Spark the Discussion: Hemp for Victory
Spark the Discussion” is a monthly Legal Connection column highlighting the hottest trends in the emerging field of medical marijuana law. This column is brought to you byVicente Sederberg, LLC, a full-service, community-focused medical marijuana law firm.
By Brian Vicente, Esq. and Rachelle Yeung
In the final weeks of the Colorado legislative session, while House Democrats and Republicans were fiercely battling over same-sex civil unions, a landmark piece of drug policy reform legislation snuck through the Legislature nearly-unopposed. The “Hemp Bill,” or HB 12-1099, sets up the framework for the study and use of industrial hemp, and seeks to use this “taboo” crop to clean up contaminated soil through a process called phytoremediation.
The passage of the Hemp Bill is a victory in a 70-year long battle against the prohibition of marijuana and a turning point towards a more sensible approach to drug policy. The regulation of marijuana is a topic of increasing importance to Colorado voters because of Amendment 64, the statewide ballot initiative to regulate marijuana like alcohol, which will be voted on in November. Amendment 64 would also make Colorado the first state in the nation to regulate the cultivation, processing, and sale of industrial hemp.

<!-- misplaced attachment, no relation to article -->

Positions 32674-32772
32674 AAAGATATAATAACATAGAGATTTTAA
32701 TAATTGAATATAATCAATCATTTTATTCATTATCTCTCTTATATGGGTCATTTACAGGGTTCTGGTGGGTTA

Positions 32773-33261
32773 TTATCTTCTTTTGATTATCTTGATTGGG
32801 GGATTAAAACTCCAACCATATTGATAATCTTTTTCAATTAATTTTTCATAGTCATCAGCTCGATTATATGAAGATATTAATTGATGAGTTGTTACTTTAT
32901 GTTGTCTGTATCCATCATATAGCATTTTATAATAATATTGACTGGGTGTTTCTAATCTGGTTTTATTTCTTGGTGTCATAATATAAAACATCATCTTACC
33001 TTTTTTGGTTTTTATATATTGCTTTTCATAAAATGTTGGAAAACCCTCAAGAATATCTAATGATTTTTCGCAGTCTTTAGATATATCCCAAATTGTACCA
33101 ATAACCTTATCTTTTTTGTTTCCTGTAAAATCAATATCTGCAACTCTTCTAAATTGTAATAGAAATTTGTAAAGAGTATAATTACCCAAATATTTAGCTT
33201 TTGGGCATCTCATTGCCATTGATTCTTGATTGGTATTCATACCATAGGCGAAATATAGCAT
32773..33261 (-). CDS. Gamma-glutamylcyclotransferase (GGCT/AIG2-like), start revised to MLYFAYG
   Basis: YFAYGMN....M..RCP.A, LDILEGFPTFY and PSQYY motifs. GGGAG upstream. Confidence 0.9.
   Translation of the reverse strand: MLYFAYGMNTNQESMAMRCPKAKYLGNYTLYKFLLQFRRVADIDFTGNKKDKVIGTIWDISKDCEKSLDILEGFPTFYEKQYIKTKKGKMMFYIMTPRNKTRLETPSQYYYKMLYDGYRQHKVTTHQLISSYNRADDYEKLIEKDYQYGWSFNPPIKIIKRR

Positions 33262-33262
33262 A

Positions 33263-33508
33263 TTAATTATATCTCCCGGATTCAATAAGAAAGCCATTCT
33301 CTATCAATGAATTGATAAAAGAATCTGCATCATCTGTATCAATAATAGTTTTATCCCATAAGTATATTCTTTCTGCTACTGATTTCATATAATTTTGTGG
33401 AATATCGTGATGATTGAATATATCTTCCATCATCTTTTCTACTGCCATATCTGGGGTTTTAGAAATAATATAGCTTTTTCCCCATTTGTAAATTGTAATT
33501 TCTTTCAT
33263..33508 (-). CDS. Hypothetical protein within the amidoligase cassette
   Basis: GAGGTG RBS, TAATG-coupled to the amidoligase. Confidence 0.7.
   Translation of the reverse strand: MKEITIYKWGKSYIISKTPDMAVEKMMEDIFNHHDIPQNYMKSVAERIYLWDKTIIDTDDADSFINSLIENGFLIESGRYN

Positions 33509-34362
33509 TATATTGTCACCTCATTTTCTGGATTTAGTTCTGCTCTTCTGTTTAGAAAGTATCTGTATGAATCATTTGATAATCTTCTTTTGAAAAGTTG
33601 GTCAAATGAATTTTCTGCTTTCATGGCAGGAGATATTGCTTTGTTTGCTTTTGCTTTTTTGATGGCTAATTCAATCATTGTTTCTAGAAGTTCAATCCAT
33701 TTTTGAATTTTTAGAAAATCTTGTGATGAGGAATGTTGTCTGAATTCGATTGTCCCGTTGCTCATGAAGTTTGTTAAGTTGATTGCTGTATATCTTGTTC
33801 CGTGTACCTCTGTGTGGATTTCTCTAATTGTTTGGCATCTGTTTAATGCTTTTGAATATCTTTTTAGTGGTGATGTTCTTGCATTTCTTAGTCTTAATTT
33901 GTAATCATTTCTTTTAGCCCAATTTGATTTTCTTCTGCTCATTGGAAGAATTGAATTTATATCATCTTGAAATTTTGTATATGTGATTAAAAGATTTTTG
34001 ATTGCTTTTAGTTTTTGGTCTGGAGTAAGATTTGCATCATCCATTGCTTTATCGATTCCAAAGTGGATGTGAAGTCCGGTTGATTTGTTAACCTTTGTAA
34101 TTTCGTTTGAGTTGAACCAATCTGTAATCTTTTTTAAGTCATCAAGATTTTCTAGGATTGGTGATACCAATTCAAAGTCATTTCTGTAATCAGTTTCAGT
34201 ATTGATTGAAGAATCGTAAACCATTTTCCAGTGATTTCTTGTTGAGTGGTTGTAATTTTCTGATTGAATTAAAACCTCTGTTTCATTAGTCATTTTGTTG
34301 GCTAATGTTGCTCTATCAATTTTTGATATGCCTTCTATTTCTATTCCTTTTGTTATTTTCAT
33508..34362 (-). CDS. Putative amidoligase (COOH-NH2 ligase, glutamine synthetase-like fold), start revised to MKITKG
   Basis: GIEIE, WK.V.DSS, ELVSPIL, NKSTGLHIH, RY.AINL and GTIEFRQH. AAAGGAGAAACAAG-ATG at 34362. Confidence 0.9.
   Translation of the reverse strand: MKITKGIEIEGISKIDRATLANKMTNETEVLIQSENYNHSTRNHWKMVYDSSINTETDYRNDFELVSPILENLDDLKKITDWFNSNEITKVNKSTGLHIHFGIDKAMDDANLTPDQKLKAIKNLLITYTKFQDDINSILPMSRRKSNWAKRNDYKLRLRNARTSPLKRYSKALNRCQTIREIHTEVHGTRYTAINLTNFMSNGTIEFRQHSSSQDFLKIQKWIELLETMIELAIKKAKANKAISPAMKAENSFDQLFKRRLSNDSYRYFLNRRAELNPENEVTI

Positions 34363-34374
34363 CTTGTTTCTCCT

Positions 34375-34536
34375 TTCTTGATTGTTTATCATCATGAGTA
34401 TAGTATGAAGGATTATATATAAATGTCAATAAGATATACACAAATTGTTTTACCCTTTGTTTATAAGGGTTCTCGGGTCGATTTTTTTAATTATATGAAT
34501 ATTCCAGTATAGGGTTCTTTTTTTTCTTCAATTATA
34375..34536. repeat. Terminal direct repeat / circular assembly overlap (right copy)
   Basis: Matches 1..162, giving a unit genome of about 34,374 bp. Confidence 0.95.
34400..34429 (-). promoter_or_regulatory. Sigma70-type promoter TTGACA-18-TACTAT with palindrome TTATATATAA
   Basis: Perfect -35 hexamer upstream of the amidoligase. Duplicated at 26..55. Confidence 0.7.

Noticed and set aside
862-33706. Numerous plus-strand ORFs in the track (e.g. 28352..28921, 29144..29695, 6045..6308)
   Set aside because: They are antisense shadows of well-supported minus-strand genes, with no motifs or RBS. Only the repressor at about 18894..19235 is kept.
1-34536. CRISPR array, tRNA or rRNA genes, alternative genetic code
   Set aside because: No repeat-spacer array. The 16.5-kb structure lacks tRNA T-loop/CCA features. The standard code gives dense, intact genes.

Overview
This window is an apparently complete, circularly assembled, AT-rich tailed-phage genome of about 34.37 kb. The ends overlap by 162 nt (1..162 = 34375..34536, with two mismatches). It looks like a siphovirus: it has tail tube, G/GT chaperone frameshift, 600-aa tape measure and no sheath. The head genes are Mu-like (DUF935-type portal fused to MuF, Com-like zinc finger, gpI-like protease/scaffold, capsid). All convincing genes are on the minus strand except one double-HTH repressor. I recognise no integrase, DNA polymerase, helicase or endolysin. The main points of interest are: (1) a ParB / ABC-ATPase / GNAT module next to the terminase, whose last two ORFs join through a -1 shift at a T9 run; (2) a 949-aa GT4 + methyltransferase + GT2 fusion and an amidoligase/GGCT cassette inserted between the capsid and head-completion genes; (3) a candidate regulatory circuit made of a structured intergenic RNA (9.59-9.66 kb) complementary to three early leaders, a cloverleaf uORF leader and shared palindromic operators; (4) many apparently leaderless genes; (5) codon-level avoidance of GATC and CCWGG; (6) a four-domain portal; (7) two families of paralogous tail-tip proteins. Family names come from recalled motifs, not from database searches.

Historically, hemp production was encouraged in the United States – from being one of the most important crops in colonial America to being promoted by the federal government in a World War II film called “Hemp for Victory.” However, growing hemp has been outlawed since the Controlled Substances Act, because of its close association with marijuana.
Though it shares the same genus (“Cannabis sativa L.”) as its better-known cousin, industrial hemp is distinguished from marijuana by its low concentration of the psychoactive ingredient tetrahydrocannabinols, or THC. Industrial hemp contains no more than three-tenths of a percent of THC.
Several factors make Colorado a particularly compelling candidate for hemp-based phytoremediation. Extensive mining throughout the state has left vast tracts of land contaminated with toxic waste. Phytoremediation would remove those toxins from the ground, which could then be used for agriculture and cattle grazing which are cornerstones of the state’s economy. Finally, a plant requiring very little water to grow – like hemp – is a necessity in a water-constrained state like Colorado.